"I was serving in really poor areas so this isn't how all of Chile is. But I had fleas down there because their were stray animals roaming around in the streets. Puppies who had no food to eat were starving in the street. The women confided in me that their husbands would beat them like animals and that made me really angry. They have a lot of confidence in missionaries because we tell them about their soul and God. They would open up about things, things they wanted to change and make their lives better and their homelife better. The men were very controlling about the women. Really the women need to stand up and they're just not standing up, (to their men)" said Deas.
Most houses in Concepcion were about the size of a typical American's living room. They didn't have a central indoor heating system. Instead of forced air with vents in each room, they had a little stove with a chimney which was used to heat their homes which had either dirt, tile or cement floors. Another popular way the Chileans keep warm is by using a hot water bag made of rubber which boiling water was put into and could be carried close to your body provided a sweater material was put on it to keep it from burning their skin. Deas purchased one for $12 which she used regularly when she slept at night in her sleeping bag. It would keep her warm for the entire night. She even brought her two hot water bags back to home to Fredonia for our cold winters.
Chileans love their food just like Americans do, however their food is void of flavor. Their biggest meal is lunch, which consists of sandwiches and bean and noodle soup. It is common for Chilean women to make their own homemade bread.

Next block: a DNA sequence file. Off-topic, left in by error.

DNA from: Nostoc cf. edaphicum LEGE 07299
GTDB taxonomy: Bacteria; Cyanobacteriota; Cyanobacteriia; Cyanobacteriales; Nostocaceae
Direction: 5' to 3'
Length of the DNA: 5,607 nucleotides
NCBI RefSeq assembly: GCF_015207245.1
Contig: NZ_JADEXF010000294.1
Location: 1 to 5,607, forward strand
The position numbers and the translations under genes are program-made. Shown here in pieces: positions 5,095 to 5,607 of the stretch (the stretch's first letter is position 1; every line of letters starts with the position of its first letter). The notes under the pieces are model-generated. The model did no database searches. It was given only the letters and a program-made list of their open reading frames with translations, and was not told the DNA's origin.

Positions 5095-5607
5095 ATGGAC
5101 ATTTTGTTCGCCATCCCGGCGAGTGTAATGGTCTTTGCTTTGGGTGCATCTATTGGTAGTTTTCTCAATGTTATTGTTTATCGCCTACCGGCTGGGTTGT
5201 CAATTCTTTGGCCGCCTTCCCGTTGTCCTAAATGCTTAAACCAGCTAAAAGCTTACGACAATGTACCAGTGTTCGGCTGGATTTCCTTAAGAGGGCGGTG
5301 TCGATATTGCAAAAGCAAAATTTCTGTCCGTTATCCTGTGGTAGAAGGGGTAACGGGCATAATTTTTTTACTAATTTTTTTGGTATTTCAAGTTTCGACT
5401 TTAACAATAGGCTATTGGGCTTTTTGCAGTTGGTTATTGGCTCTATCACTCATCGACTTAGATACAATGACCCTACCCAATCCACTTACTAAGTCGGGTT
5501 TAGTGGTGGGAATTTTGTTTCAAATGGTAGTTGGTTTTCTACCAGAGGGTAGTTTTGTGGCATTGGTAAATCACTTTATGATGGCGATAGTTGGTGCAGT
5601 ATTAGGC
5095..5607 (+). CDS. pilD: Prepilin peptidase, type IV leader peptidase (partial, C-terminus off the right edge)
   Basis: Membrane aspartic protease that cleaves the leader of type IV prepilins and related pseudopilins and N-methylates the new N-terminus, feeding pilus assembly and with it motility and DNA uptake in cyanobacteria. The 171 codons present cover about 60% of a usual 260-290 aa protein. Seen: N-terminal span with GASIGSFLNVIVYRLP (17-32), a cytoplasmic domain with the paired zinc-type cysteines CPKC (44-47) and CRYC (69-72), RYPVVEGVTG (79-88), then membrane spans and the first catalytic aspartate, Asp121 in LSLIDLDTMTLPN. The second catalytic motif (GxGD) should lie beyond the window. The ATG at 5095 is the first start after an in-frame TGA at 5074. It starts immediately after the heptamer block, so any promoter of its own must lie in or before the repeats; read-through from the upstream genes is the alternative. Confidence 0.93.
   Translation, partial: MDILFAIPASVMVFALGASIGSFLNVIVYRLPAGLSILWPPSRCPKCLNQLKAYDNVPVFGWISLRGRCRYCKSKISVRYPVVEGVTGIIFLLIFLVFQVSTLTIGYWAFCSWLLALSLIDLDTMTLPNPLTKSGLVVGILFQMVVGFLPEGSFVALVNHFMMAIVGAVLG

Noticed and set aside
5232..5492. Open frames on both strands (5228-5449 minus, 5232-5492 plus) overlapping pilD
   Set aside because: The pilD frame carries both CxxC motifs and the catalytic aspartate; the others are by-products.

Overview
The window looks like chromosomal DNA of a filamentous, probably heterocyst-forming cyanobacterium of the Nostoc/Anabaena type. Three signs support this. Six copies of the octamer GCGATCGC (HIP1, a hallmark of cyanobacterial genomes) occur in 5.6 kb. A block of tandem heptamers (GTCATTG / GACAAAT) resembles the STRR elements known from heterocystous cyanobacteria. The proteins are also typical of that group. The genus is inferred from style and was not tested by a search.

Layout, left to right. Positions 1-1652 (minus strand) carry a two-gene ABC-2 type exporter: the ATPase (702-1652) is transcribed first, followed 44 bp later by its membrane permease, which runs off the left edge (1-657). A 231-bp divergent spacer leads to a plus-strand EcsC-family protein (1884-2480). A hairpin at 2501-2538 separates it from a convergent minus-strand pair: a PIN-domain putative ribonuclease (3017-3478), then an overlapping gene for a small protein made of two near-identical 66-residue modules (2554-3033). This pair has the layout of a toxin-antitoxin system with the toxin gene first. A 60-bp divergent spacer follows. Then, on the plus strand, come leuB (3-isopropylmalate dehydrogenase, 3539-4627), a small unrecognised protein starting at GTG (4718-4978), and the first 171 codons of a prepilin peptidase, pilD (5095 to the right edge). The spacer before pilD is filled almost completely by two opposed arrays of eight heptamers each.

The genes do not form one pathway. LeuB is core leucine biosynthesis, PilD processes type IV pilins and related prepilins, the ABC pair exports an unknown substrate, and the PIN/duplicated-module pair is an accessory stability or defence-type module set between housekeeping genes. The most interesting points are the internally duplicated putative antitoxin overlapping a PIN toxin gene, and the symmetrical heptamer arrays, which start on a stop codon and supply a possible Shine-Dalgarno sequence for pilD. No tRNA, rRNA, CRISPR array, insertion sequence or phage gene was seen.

"They are a pleasantly plump people because they eat a ton of bread. Almost everyone has diabetes when they get older," said Deas.
Most of the women don't work outside the home. They take care of the children and make bread most of the day. Some of the men who live in Chile work in the mines which are notoriously unsafe and many men have lost their lives due to mines collapsing. Deas was there when the Chilean mining accident took place on Aug. 5, 2010 and with alot of prayers and help all 33 miners were rescued 69 days later on Oct. 13, 2010.
"I remember when they were pulled out. The Chileans were partying and celebrating in the streets. The capsule that pulled them out safely was very long and skinny. It was moved throughout the big cities for display so everyone could see it. I saw it on display when it was in Concepcion," said Deas.
MAKING A DIFFERENCE